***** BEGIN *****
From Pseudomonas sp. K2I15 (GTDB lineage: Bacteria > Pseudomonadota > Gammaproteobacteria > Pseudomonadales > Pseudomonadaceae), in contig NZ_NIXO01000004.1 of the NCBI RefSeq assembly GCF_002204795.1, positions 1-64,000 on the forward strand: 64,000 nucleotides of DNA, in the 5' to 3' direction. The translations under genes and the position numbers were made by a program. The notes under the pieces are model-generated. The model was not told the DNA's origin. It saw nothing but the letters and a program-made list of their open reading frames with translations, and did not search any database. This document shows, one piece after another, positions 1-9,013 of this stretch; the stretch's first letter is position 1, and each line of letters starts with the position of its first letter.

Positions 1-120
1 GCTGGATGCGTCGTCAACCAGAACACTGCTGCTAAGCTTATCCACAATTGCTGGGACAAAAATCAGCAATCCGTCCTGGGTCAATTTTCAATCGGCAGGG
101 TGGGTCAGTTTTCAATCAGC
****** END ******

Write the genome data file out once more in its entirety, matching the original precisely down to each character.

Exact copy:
From Pseudomonas sp. K2I15 (GTDB lineage: Bacteria > Pseudomonadota > Gammaproteobacteria > Pseudomonadales > Pseudomonadaceae), in contig NZ_NIXO01000004.1 of the NCBI RefSeq assembly GCF_002204795.1, positions 1-64,000 on the forward strand: 64,000 nucleotides of DNA, in the 5' to 3' direction. The translations under genes and the position numbers were made by a program. The notes under the pieces are model-generated. The model was not told the DNA's origin. It saw nothing but the letters and a program-made list of their open reading frames with translations, and did not search any database. This document shows, one piece after another, positions 1-9,013 of this stretch; the stretch's first letter is position 1, and each line of letters starts with the position of its first letter.

Positions 1-120
1 GCTGGATGCGTCGTCAACCAGAACACTGCTGCTAAGCTTATCCACAATTGCTGGGACAAAAATCAGCAATCCGTCCTGGGTCAATTTTCAATCGGCAGGG
101 TGGGTCAGTTTTCAATCAGC